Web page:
"She's the only one I ever let babysit for my own daughter," Mazis says, adding that her daughter later babysat for Brand's son once or twice.
Such arrangements were easy to make. Except for a few years in the 1950s, Mazis and Brand have almost always lived within a few miles of each other.
"It was just meant to be," says Brand, who retired from the laboratory at Kennedy Health System in Cherry Hill last year.
"I want to show you this picture. My father took it," she says, picking up a tiny black-and-white snapshot from her kitchen table. "There's my mother. Here I am. And there's Estelle."
Mazis sits next to her friend and leafs through the photo album. There are familiar faces on every page, some long gone, others still alive and well. As the women look at the pictures, the memories bloom.
"There's your Uncle Irving," she says to Brand. "I dated him."
They really are like family. Mazis was also great friends with Brand's mother, Rhea Goldman, who died in 1991. Brand looks upon Mazis, a retired bookkeeper, as the big sister she never had.
"I don't have any memories without Estelle," she explains. "I remember going on walks, going to Barmack's Pharmacy for ice cream, and Estelle was always there. We would go places, and we would take her."
I ask Mazis for an early memory of Joan.
"Be nice," Brand says.
"She was very cute," Mazis says. "Later on, I called her 'the brat.' "
"Don't you dare," says Brand, laughing.
"I just remember her being a little bit of a problem," Mazis says.
"I think you're talking about when I was a teenager," Brand insists. "Teenagers are always a problem."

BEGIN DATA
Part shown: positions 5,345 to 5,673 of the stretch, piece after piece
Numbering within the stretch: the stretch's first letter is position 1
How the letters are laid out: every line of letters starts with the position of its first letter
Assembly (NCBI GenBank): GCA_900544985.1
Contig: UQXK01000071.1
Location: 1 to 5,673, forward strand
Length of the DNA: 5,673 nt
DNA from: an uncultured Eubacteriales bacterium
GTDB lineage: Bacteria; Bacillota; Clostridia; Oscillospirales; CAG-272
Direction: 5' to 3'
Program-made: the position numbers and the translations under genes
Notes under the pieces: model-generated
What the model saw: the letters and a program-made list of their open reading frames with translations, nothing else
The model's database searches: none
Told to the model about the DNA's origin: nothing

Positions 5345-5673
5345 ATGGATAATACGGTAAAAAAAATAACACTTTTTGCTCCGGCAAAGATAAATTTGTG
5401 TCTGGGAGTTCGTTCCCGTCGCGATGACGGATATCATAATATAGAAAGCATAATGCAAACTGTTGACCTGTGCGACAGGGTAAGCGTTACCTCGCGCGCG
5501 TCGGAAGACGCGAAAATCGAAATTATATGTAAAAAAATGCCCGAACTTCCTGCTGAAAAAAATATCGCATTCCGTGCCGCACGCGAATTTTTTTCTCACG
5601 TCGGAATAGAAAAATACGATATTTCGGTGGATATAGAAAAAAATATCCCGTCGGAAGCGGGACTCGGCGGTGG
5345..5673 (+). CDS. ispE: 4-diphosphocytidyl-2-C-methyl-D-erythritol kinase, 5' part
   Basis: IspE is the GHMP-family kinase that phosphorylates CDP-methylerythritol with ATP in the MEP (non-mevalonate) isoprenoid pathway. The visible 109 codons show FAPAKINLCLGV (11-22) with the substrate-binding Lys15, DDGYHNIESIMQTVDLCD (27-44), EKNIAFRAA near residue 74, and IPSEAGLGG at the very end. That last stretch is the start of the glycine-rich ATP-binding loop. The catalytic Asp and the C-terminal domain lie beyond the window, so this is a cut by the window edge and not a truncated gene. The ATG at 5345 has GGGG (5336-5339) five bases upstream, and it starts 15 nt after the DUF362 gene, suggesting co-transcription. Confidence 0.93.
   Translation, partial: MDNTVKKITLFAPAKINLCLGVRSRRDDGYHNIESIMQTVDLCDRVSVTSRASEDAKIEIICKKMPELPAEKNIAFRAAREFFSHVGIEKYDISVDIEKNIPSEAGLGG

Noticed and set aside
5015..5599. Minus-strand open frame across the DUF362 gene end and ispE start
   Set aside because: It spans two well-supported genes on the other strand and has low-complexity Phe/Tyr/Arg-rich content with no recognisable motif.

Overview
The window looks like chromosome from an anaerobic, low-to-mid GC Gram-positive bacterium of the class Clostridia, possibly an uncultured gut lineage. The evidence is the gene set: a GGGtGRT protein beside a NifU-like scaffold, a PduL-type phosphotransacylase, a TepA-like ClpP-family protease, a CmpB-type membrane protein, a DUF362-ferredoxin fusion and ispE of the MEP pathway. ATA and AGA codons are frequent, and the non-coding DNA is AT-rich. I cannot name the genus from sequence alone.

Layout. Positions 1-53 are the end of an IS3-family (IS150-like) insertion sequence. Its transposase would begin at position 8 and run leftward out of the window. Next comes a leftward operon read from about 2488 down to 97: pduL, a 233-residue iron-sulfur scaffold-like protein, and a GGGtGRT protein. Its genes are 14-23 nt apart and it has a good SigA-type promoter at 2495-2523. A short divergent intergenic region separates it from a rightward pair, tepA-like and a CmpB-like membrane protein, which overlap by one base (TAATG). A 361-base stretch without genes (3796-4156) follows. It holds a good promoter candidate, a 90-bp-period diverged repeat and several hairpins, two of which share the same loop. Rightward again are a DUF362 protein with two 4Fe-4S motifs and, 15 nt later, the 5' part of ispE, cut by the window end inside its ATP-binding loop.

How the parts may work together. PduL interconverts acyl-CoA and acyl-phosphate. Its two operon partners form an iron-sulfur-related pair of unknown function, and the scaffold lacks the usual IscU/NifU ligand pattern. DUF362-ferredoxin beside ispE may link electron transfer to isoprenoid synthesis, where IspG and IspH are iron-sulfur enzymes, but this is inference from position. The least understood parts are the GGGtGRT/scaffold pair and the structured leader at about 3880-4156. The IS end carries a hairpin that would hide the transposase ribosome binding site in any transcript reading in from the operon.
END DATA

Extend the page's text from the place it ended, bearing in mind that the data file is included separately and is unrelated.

Despite their differences in temperament, the two friends say they have never had a serious argument. That time Mazis was furious at being kept waiting in the Marlton ShopRite? A simple misunderstanding.
"She's easy to get along with," Brand says.
"I don't think there's drama," Mazis agrees.
They're both very social, and enjoy the Philly Pops and a good movie. Brand likes to make soup, and Mazis bakes cookies to die for. Brand has her own townhouse, while Mazis lives in an apartment at the Grand.
"I love it there," she says. "You can always get a bridge game up."
Often, Mazis takes older residents shopping or to medical appointments.
"She's a very loving person," Brand says. "Very caring.
"Estelle took care of me when I was little, and she's still taking care of me," she adds. "Not telling me what to do, but recommending. She gives excellent advice."
"That's because I've been around a long time," Mazis says.
What's the secret to their long friendship?
"You try to accept people the way they are," Mazis says. "You do what you can, as long as you can do it."
Says Brand: "When you meet good-hearted people, you don't let them go. You keep them."